Water dripped from the brim of my helmet, and I could feel my cotton socks getting heavier. My tires hissed along the wet asphalt. At the decision point at Stillson Road, I chose dirt. The rain was light and I knew that Flag Swamp would be nicely packed. However, at the top of that descent, the skies opened and the road became a mud-fest. And at about the bottom of hill, right after the dirt section ended, the rain dialed back again, stopping a mile or so further on. That was some serious Type 2 fun.

At home, Gravel Gertie got a shower before I did.

 

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Epic Vignettes

With a lingering wrist sprain limiting my riding, I’ve been remembering some of the times I could ride.

Flying along the cinders of the old Erie Lackawanna rail bed on my Stingray with my best friends Doug and Mike. Both held cigarettes in their mouths, the first time I’d seen them smoke. I’m sure they felt the height of cool for an 11 year old in the 1970s, but it was also when I realized I’d never smoke, and that maybe these guys weren’t so much like me as I’d thought. (Mike died in his 30s from a smoking-related disease.)

Two years later, an epic 15 mile ride on 10-speeds with my two best friends, Nathan and Tracy, to Hartung’s Store in Hope, NJ, where we ate microwaved hot dogs and thought we were the height of cool.

Lost all day without food and water at 9,000 feet in New Mexico’s Carson National Forest, bonking and irritated with Nathan. Drinking Lone Star beer and eating canned bacon around a campfire with him later that night, the epicness of our ride taking hold. Crawling out of my bag early enough the next morning to strip naked and wash the ride’s crud off in the melt-fed creek behind our tents without offending the neighbors. I had the foresight to get the fire going first, because it’s cold at 6 AM at 9,000 feet even in July.

Riding the streets of Salt Lake City alone a couple of days later.

Getting on my old mountain bike to poke at the idea of adult riding, and nearly puking partway up a hill on Old Roxbury Road that’s no big deal today.

Riding mountain bikes on dirt roads with Tom and Anatole, taking one corner at such an insane speed that Anatole complimented me, and not telling him I hadn’t realized how fast I was going into the turn until my only option was to make it.

Riding a road bike that Tom left leaning against my cubicle for me to borrow up a different hill, on Purchase Brook Road, that’s no big deal today and having to stop to avoid puking.

Not a ride, although it led to many, but returning Tom’s loaner bike because I’d bought my own road bike.

Riding with my son’s Scout troop around Block Island, and another time, around the Gettysburg battlefield.

Being invited on my first OGRE group ride and not believing how much fun pacelining down 202 was.

Watching a pleasant video of the D2R2, then getting sucked into some of the hardest and most rewarding rides of my life.

Helping Joe through a bonk on his first century ride.

My first Dirty Thirty with a group of faster riders who had the patience to wait for me.

My first serious single track mountain bike ride with Chris on my 1986 full-rigid Ross Mount Hood, which threw me over the bars, had me walking rock gardens, scared the hell out of, thrilled the hell out of me, and introduced me to the tradition of the post-ride beer in the parking lot, even when it’s freakin’ cold.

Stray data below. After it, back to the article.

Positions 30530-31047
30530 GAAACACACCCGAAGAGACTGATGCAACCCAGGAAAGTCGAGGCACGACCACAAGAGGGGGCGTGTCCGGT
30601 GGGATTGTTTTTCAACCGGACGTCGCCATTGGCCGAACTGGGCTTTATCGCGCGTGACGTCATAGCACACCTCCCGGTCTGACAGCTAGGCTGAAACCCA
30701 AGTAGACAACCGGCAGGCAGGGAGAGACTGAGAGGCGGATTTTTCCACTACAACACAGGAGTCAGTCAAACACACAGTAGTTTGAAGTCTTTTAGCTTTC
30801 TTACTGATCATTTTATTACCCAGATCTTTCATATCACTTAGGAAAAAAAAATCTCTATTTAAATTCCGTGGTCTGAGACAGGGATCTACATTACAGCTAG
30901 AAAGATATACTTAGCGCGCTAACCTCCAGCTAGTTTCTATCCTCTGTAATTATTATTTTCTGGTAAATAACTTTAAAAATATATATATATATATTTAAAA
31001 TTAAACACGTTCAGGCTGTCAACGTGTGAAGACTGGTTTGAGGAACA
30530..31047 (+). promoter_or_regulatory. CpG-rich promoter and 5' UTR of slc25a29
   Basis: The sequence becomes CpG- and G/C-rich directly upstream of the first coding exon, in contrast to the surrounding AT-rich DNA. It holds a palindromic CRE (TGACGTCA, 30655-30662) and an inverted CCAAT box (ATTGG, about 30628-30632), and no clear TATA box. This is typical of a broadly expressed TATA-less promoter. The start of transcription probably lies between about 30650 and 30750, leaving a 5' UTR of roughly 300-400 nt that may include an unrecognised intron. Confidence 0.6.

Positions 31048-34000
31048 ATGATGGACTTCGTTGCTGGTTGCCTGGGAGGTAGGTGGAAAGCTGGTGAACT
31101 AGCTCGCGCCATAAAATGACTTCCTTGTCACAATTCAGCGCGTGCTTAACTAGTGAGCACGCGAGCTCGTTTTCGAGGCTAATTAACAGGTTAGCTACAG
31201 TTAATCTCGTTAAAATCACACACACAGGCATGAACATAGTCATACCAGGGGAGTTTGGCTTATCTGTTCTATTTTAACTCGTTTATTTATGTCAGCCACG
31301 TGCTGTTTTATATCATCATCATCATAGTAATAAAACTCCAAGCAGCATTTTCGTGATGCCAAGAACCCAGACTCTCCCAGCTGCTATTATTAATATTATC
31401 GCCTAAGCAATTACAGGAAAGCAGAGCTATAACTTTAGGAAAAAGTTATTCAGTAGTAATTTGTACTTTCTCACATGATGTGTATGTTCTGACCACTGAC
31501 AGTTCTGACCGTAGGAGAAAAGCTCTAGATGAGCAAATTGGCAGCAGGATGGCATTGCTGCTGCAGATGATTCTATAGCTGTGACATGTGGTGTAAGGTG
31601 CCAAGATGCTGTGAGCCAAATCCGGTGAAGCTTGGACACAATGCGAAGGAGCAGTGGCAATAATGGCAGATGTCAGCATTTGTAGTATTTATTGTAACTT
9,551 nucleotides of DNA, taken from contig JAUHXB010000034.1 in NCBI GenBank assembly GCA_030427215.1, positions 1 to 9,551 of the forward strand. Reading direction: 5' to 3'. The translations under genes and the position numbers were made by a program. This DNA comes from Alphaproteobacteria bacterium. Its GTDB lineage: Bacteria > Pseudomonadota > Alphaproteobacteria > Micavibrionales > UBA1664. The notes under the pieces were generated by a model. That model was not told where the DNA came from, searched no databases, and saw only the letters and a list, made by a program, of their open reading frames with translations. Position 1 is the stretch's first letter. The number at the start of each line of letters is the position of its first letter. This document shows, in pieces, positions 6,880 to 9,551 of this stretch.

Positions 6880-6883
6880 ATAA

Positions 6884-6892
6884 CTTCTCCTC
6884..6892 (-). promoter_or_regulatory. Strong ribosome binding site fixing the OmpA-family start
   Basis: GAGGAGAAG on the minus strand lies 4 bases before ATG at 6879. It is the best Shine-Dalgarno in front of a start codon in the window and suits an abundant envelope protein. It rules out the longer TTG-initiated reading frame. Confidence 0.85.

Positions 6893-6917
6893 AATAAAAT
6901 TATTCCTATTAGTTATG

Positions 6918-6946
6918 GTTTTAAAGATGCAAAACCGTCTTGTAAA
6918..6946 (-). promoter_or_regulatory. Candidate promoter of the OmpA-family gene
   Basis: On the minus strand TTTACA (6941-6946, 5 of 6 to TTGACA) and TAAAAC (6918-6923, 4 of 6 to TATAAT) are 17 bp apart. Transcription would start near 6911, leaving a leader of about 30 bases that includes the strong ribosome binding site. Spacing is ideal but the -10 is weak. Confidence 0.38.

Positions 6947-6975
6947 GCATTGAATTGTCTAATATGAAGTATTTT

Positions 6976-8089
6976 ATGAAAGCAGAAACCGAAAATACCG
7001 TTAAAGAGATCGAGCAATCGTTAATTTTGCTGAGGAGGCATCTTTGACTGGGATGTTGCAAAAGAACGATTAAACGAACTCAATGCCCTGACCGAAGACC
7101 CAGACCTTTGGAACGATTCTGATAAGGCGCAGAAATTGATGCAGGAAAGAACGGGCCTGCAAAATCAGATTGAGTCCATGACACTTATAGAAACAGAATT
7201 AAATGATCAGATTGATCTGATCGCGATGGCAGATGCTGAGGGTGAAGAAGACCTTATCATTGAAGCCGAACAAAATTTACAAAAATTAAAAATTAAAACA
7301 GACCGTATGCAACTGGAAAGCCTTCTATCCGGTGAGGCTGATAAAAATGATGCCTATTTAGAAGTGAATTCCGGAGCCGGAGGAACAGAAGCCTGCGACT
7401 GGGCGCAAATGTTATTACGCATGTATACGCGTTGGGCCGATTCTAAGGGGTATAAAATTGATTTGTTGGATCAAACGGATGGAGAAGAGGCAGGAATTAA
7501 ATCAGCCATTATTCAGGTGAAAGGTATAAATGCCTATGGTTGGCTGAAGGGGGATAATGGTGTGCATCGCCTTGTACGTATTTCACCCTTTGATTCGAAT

My first mountain bike ride with Chris on my new 21st century Specialized, cleaning techie stuff like never before which showed me that yes, equipment does make a difference, while the techie stuff I still didn’t clean showed me that skill still matters more.

The next ride I do.

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You Know What’s Coming

You know you don’t have to ride it this way, but you know you will for no reason other than that the notion is in your head today and you feel you can. It is hot. The leaky tree cover lets the sun flow down to the steep road whose dirt turns your tires brown. The dirt is moist and packed today, tight around the gray rocks and not loose and sandy and that’s good but your momentum fades anyway as the grade kicks into double digits and your derailleur drags the chain to the biggest cog. You know the hurt will start soon. First your back as the muscles tire of supporting your torso as it flattens out over the bars. It’s hard to breathe bent at the waist like this and what you need is to breathe, but you need to bend like this to find the balance to keep your front wheel on the ground and your back wheel from spinning out otherwise what’s the point to this whole exercise? It hits your arms next, pulling on the bars to anchor your pedaling, each stroke distinct now as you push past top dead center maybe 40 times a minute – That’s the thing, get the pedal past TDC and you’ve done the hard part of that revolution and then you do it again with the other leg. Lather, rinse, repeat. Eventually the legs’ fires burn too hot. The quads first, fed up with driving the cranks around; then your calves. But this your head can still assign a secondary value to, one that’s lower than climbing the hill as well as you can. You push through it with your brain watching in journalistic isolation, but you know that what you can’t push through is coming, you can either dial it back right now or not and that choice becomes who you are and you know you’ve chosen when the burn in your quads suddenly spreads like butter breaking in a warming pan. You try push it away and focus on the breathing and on keeping the bike out of the gutter, trying to ignore what you can no longer avoid and you still try to deny the nausea and the panic-breathing and the vision closing in from the sides like you would try to deny drowning, but it’s coming and it’s coming and you think it’s probably a lot like a heart attack feels, and then you know you’ve timed it right as the wave crests just when you crest the steep and your legs begin to spin again without conscious command. And now your head is somewhere primal, where it goes at no other time, and then it’s flooded with gratitude for it being over and self-loathing for the self-imposed battering and pride because you beat your doubts and then you’re just alone for a while, just alone.